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Know Your Rights

23 Nov

Tonight I attended a Know Your Rights workshop. Ups and downs:

1. Up – The panelists were varied and knowledgeable. There was our Dean of Students, head of Campus Safety and Security, a G Police Officer, the County Attorney, and a prominent G defense attorney. There were two women and three men, one of whom is African American.

2. Down – Attendance was really low. I think if one, especially as a college student, is offered the chance to talk to those in power, especially those with legal/judicial power, one should always take it. A major flaw with this student body is the arrogance with which many people approach the topic of the law and police. Students complain about police, but don’t make the effort to know the appropriate and legal ways to deal with them. That’s ineffective. I can’t stand it when people opt for ignorance. There are no excuses, in this situation, for not knowing your rights as a student and a resident in G.

3. Up – The people who attended asked interesting and intelligent questions pertaining to on-campus guests, public intoxication, G Police in the dorms, no-contact orders, and more. I valued the curiosity and forethought of my fellow students.

4. Down – The defense attorney exuded white male privilege. Emphasis on the white privilege. Opening the panel by saying “you won’t need to know this stuff if you’re not breaking the law” is ignorant and disregards the oppression which young people, women, and especially people of color have experienced at the hands of those who are supposed to protect us – the police. Everyone should always know their rights, because not every police officer, lawyer, or judge is fair and impartial.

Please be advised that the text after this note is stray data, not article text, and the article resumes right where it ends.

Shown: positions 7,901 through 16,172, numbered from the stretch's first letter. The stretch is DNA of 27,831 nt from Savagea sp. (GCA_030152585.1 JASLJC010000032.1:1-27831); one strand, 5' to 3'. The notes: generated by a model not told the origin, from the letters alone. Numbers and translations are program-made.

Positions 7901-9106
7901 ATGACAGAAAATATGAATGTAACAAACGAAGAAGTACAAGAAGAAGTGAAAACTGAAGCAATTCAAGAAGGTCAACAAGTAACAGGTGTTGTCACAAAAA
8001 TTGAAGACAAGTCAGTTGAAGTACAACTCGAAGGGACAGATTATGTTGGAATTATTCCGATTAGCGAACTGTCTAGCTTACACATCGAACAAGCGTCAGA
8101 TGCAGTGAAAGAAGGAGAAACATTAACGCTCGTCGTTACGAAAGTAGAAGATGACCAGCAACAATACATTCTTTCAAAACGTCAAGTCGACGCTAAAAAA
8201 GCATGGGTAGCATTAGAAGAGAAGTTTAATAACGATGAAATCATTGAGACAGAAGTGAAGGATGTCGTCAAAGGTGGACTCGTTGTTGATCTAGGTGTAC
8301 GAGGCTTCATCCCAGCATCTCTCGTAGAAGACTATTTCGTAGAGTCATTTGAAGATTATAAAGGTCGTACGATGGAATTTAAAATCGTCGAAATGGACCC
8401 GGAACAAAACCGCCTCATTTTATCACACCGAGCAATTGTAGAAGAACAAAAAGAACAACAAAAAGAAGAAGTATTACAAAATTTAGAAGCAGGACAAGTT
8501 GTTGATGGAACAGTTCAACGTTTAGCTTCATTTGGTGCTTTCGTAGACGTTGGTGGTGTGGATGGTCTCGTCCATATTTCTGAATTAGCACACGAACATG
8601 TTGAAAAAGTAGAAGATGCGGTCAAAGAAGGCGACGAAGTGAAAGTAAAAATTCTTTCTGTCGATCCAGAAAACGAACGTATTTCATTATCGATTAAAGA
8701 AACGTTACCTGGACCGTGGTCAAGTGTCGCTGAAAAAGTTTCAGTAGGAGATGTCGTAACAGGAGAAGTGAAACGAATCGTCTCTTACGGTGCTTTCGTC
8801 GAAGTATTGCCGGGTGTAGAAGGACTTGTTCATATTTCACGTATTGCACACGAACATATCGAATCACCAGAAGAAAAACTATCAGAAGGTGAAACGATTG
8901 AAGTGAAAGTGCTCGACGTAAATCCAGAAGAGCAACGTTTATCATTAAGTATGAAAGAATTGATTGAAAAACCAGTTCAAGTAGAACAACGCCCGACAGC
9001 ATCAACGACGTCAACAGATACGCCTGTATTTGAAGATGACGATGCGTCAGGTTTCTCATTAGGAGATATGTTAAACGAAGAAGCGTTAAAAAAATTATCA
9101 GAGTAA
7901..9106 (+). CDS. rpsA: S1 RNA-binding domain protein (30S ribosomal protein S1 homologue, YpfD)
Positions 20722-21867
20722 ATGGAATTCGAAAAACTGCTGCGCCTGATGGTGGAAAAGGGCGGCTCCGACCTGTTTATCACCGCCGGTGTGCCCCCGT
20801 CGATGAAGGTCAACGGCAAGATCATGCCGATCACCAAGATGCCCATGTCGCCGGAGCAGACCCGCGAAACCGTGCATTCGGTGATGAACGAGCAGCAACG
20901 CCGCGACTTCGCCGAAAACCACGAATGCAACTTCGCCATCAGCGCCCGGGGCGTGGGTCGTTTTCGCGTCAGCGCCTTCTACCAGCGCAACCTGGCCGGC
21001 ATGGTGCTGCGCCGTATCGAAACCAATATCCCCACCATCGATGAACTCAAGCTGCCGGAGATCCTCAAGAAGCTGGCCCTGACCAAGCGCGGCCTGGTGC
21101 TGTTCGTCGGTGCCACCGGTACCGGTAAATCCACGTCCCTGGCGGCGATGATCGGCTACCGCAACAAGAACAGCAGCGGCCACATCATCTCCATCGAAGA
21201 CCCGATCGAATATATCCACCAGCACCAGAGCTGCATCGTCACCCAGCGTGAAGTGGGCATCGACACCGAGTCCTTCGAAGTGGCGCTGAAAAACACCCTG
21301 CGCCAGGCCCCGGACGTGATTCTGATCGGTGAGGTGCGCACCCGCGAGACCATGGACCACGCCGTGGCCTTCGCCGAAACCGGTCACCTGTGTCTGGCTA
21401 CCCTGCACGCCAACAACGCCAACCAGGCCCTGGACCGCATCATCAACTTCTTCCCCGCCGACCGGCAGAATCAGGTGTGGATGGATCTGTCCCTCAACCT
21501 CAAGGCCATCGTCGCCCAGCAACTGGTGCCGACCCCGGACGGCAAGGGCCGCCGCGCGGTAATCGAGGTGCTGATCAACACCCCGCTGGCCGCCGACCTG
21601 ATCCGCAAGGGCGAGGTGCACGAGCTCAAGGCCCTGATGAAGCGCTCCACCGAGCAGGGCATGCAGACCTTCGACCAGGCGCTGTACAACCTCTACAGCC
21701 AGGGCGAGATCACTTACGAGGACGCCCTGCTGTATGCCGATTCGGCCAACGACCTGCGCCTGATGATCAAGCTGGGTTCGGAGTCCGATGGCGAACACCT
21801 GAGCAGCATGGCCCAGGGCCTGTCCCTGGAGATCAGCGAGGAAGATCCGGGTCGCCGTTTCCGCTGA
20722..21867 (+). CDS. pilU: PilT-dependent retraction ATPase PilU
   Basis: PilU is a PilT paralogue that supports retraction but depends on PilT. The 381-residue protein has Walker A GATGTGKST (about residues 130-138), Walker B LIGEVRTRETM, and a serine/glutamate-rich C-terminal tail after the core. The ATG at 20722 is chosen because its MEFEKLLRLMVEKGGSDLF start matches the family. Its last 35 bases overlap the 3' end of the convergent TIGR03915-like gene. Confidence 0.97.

Overall, I think the panel was valuable, and I hope that, in the future, more students will attend.

Note: For those who know me, “G” represents the name of the town I live in/school I attend. I’d like to keep as much personal information as possible off this blog.


8 Oct

Today’s links come from a couple of the race-focused blogs I check. Some are from Colorlines, while others were found on Racialicious. Enjoy.

Recently, LAUSD agreed to stop the “first hired, first fired” practices that make it difficult for lower-income schools to retain their teachers in the face of major, state-wide layoffs. This is because new teachers are usually those who get fired first, and are also more likely to be working in lower-income school districts. While this agreement is good for the kids who might otherwise lose their new teachers, while upper-class kids get to keep their seniority-protected teachers, it’s also harmful to those teachers who have been working long enough to deserve to keep their jobs. The situation has not been fully resolved, and many are saying that teachers’ unions need to find new ways to adapt to the education crisis in this country.

Lax Gun Control Laws Lead to More Crime, says Colorlines. Well, NO KIDDING. See my post about the book Lethal Logic which I read this summer. Anyway, it seems (not surprisingly) that stricter gun control laws, when not enforced correctly, disproportionately affect racial minorities. So basically, we need to get guns off the streets without being racists. That doesn’t sound that hard. Then again, this is the United States.

Hey bigots! Look what happens when you try to enforce your bigotry! It backfires.  Arizona Ethnic Studies Ban Makes Course MORE Popular.

Finally, former inmates are having more difficulty than ever finding work in this job market. That’s because having been imprisoned is a difficult reputation to escape, and makes employers less likely to hire someone. Black men are finding it especially difficult to get a job after being released from prison. This trend speaks to our country’s general inability to reincorporate people into society after they’ve been incarcerated, which is a really serious problem considering how many people end up in the prison system every year.